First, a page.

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identify lawn diseases

We help customers treat a number of common Minnesota lawn diseases.
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Common Minnesota Lawn Diseases

Brown Patch

brown patch lawn disease


  • Rings or patches of blighted turfgrass that measure 5 inches to more than 10 feet in diameter.
  • Leaf spots and "smoke rings" - thin, brown borders around the diseased patches that appear most frequently in the early morning.

Conditions Favoring Disease:

  • Active at cool temperatures on warm-season grasses in the spring and fall (over85F during the day and over 60 F at night).
  • Occurs in areas that experience extended periods of wetness.

Fairy Ring

fairy ring lawn disease


  • Symptoms vary with causal agents.
  • Aboveground mushroom and puff ball basidiocarps may or may not occur.
  • Typically has outer rings that are either dark-green or brown in color.
  • Shape and size of rings vary depending on the species.
  • Activity in turf ceases when the individual rings come in contact with each other.
  • Some causal agents form fruiting bodies, but not rings and vice versa.

Conditions Favoring Disease:

  • Typically occurs in the summer.
  • Can also occur on cool-season turfgrass in mild winter climates

Gray Snow Mold

gray snow mold


  • Evident after snow melts.
  • Light brown, gray, or strawcolored patches 10 inches in diameter.
  • Patches can increase to several feet and coalesce
  • Rust-, brown-, or black-colored sclerotia also appear on the infected leaves.

Conditions Favoring Disease:

  • Snow cover, especially snow that lasts more than 90 days.

Leaf Spot/Melting-Out

leaf spot / melting out lawn disease


  • Purplish-brown to black spots with tan centers on the leaf blade and sheath.
  • Lower leaves of infected plants become shriveled and blighted.
  • In severe cases, almost all of the leaves and tillers die.
  • Typically follows the appearance of leaf spots on cool-weather turfgrass.

Conditions Favoring Disease:

  • Temperatures between 40°F and 80°F.
  • Areas with 10 hours a day of foliar wetness for several consecutive days.
  • High amounts of nitrogen and a low mowing height.

Dollar Spot

dollar spot


  • Sunken, circular patches that measure several inches
  • Patches turn from brown to straw color and may eventually coalesce, forming irregularly shaped areas.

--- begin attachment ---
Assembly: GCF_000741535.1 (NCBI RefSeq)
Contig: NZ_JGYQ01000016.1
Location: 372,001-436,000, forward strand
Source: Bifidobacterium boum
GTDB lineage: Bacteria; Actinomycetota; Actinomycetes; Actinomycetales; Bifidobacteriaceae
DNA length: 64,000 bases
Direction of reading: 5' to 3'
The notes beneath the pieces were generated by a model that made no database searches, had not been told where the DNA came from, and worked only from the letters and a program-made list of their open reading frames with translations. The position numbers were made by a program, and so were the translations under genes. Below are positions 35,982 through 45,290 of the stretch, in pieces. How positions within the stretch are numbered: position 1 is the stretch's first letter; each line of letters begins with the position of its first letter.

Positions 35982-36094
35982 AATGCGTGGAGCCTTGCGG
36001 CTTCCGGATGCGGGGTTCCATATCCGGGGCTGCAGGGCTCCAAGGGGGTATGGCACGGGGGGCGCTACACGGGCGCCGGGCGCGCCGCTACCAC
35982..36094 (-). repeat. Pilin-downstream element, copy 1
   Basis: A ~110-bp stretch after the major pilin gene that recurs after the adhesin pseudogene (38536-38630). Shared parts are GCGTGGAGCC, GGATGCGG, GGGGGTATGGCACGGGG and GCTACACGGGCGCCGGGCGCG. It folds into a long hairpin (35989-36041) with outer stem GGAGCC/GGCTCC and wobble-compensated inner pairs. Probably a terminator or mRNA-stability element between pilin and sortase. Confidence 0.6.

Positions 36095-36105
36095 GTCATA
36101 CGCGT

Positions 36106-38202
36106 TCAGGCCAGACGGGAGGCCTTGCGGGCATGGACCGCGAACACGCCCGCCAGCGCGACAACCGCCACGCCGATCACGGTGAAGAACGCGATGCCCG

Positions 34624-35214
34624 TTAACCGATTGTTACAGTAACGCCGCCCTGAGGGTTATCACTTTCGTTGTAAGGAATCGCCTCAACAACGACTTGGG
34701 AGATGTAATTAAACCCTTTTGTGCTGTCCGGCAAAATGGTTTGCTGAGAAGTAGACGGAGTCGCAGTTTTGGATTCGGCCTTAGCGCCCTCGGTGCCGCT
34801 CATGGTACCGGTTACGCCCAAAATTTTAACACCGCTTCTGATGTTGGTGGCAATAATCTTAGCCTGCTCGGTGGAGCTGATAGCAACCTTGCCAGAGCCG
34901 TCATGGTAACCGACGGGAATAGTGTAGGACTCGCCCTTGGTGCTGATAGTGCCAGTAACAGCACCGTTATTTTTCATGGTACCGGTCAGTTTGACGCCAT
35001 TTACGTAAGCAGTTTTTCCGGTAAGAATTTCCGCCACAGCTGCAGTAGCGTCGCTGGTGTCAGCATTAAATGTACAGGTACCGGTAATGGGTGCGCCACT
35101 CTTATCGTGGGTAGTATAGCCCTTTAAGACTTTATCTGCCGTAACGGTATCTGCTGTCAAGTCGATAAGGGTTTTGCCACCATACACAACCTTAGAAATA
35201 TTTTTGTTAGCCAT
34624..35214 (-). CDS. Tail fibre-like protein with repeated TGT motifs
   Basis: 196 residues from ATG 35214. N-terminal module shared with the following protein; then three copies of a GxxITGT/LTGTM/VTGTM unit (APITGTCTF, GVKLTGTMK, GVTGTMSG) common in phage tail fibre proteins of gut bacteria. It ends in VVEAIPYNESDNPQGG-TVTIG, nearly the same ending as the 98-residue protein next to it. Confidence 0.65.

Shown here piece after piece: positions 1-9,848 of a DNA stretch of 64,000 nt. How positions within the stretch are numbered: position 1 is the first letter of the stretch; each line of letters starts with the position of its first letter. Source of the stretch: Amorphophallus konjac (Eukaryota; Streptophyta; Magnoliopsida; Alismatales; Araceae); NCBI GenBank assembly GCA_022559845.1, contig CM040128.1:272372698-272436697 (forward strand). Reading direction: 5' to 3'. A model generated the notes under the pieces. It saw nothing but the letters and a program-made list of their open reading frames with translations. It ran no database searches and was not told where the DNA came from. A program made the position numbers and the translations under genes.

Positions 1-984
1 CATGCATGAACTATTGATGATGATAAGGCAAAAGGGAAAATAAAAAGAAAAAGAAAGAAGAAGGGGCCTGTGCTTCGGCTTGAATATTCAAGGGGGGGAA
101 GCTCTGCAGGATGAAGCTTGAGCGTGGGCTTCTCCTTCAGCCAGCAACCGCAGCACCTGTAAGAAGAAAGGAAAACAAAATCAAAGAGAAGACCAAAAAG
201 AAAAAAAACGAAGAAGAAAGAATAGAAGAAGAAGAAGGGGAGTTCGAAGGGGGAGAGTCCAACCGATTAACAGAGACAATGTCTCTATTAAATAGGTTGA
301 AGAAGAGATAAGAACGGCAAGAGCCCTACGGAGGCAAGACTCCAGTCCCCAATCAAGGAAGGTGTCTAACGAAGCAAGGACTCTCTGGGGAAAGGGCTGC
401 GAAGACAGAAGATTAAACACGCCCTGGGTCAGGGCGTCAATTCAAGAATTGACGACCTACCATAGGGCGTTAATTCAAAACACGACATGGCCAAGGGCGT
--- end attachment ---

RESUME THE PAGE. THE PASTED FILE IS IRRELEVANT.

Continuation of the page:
• May display small lesions that turn from yellow-green to straw color with a reddishbrown border.
  • Lesions can extend the full width of the leaf.

Conditions Favoring Disease:

  • Continuous high humidity at temperatures between 59°F to 86°F.
  • Favored by warm days, cool nights, and intense dews.
  • Infects areas with low levels of nitrogen.
  • More severe in dry soils.

Fusarium Patch

fusarium patch


  • Yellow or reddish-brown patches 1 inch to 6 inches in diameter
  • Periphery of patches are reddish-brown or pink in color.
  • “Smoke rings”—thin, brown borders around the diseased patches that appear only in the early morning—can occur.

Conditions Favoring Disease:

  • Thrives in temperatures less than 60°F in wet conditions.
  • Infects areas with slow growing conditions and heavy thatch.
  • Microdochium nivale is termed Fusarium patch when it occurs in the absence of snow cover.

Large Patch

large patch


  • Rings or patches of blighted turfgrass that measure up to 10 feet in diameter.
  • Leaf spots, blighted rings and patches and “smoke rings”—thin, brown borders around the diseased patches that appear most frequently in the
    early morning.
  • Blackened or rotted sheaths and stolons of turfgrass near the soil layer.

Conditions Favoring Disease:

  • Active at cool temperatures on warm-season grasses in the spring and fall (77° to 83°F canopy temperatures).
  • Occurs in areas that experience extended periods of wetness or low areas subjected to standing water.

Pink Snow Mold
(Microdochium Patch)

pink snow mold


  • Yellow, tan, or salmon-colored water-soaked patches that measure 1 to 8 inches or more in diameter.
  • Pale pink around the edges.
  • Spores are produced in white or salmon-colored sporodochia that are found on the dead tissue.
  • Blighting can occur in streaks from spores tracking on the equipment wheels.

Conditions Favoring Disease:

  • Favors temperatures of less than 60°F.
  • More severe where snow has fallen on unfrozen soil or in cold, rainy weather.
  • Microdochium nivale is commonly called Fusarium patch in the absence of snow cover—but the causal organism is the same.

Necrotic Ring Spot

necrotic ring spot